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Can't Delete Index b/c of Constraint Expand / Collapse
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Posted Friday, November 28, 2008 8:09 AM


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Gail,

This did the trick nicely, thank you. However, I'm seeing that my processors are tracking extremely high now. Any idea why this would be happening?

Thanks,
Nate
Post #610379
Posted Friday, November 28, 2008 12:24 PM


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It could be anything. That's almost the database equivalent of asking "Why's my car making a strange noise?"

Probably you have some badly performing queries. Run profiler for a while and see what has high values for CPU and see if you can tune those queries. It may also be excessive compiles as by changing the indexes on that table, all query plans that use that table are now invalid and will have to be recompiled when the queries run. If that's the case, the cpu usage will drop off.



Gail Shaw
Microsoft Certified Master: SQL Server 2008, MVP
SQL In The Wild: Discussions on DB performance with occasional diversions into recoverability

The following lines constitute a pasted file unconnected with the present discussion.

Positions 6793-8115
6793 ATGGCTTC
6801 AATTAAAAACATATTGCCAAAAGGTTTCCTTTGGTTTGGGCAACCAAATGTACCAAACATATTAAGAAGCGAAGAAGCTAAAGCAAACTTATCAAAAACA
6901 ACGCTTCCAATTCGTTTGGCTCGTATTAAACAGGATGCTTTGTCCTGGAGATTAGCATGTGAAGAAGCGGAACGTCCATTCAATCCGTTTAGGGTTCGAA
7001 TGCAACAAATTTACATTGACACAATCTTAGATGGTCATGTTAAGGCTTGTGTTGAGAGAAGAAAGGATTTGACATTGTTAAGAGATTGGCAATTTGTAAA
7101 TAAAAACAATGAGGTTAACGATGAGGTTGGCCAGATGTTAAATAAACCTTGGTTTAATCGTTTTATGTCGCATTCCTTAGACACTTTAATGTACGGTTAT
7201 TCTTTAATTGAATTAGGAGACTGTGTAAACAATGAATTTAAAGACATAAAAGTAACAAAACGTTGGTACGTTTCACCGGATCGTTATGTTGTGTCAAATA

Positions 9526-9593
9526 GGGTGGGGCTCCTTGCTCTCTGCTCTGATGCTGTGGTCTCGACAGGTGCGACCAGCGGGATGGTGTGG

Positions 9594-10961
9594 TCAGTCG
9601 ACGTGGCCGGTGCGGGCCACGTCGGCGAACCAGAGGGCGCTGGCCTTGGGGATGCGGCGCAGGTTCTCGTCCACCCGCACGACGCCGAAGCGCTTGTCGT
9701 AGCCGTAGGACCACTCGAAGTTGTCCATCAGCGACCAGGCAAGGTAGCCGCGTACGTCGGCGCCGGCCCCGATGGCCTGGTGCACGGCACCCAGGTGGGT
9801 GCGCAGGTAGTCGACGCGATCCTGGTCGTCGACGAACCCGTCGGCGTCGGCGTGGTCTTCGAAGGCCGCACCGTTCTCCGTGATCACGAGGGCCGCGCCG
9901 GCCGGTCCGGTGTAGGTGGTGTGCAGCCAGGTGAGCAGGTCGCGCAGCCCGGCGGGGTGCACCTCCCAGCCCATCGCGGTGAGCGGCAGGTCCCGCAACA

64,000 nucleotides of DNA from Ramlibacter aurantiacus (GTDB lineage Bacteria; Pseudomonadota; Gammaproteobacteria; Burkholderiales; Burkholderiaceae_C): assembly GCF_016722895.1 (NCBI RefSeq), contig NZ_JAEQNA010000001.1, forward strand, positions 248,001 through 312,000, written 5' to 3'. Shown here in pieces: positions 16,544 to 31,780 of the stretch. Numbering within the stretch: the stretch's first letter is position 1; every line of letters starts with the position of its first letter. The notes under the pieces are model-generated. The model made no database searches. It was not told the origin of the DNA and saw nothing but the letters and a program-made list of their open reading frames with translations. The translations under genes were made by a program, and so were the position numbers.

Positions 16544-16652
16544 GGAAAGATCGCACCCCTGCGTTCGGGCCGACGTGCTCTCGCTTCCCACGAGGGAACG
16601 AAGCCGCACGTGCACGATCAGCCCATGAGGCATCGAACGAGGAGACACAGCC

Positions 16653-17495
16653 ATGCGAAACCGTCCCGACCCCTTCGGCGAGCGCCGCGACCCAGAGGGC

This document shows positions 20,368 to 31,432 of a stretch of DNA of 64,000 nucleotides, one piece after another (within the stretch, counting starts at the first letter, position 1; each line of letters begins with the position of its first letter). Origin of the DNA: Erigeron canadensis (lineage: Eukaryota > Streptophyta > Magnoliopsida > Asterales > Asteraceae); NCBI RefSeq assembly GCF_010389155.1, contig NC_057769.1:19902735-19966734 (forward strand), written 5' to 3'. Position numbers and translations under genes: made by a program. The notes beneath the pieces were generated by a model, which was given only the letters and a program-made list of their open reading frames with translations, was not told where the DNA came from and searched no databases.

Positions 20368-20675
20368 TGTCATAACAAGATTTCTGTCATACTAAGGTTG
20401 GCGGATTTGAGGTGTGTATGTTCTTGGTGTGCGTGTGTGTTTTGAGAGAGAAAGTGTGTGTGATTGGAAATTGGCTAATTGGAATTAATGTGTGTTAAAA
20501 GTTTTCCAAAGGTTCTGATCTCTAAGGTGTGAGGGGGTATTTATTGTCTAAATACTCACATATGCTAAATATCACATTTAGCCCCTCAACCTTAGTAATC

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Post #610520
Posted Friday, November 28, 2008 12:27 PM


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Makes sense, thanks!
Post #610525
Posted Wednesday, July 13, 2011 1:09 PM
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Gail,

I ran into this. I don't need help resolving, but I did want to know if you found where the behavior is documented. This is my scenario.

Create table called main with a primary key column called MainID with an identity 1,1 and other columns if you wish. Do not set the pk to clustered index but only as unique.
create a table called SubMain with an FK to PK on main.

Later create a unique clustered index on on MainID call it IDX_UQ_CL_MainID.

Just to test go an delete it. To prove you can delete it.

Then add it back. So it will be there for the next step.

Drop your FK in SubMain
add back your FK in SubMain

Try to delete the IDX_UQ_CL_MainID. You will get the error in this article.

It seems that SQL Server uses the best index at the time an FK is created. Best meaning if there is a unique cluster index on the PK field then use it, if not use the next best index.

Do you know of any documentation or setting that controls this. During the ALTER table ADD FK, you can only specify the column not the index that is used so i see no way to control this.

I can see how to detect it and write better schema change scripts, but not how to prevent it in the first place...Assuming you have to add the indexes in the order specified based on a preexisting schema, or if you just inherit the problem.

Ill work on getting the above in code if you have any trouble reproducing.


Jimmy

"I'm still learning the things i thought i knew!"
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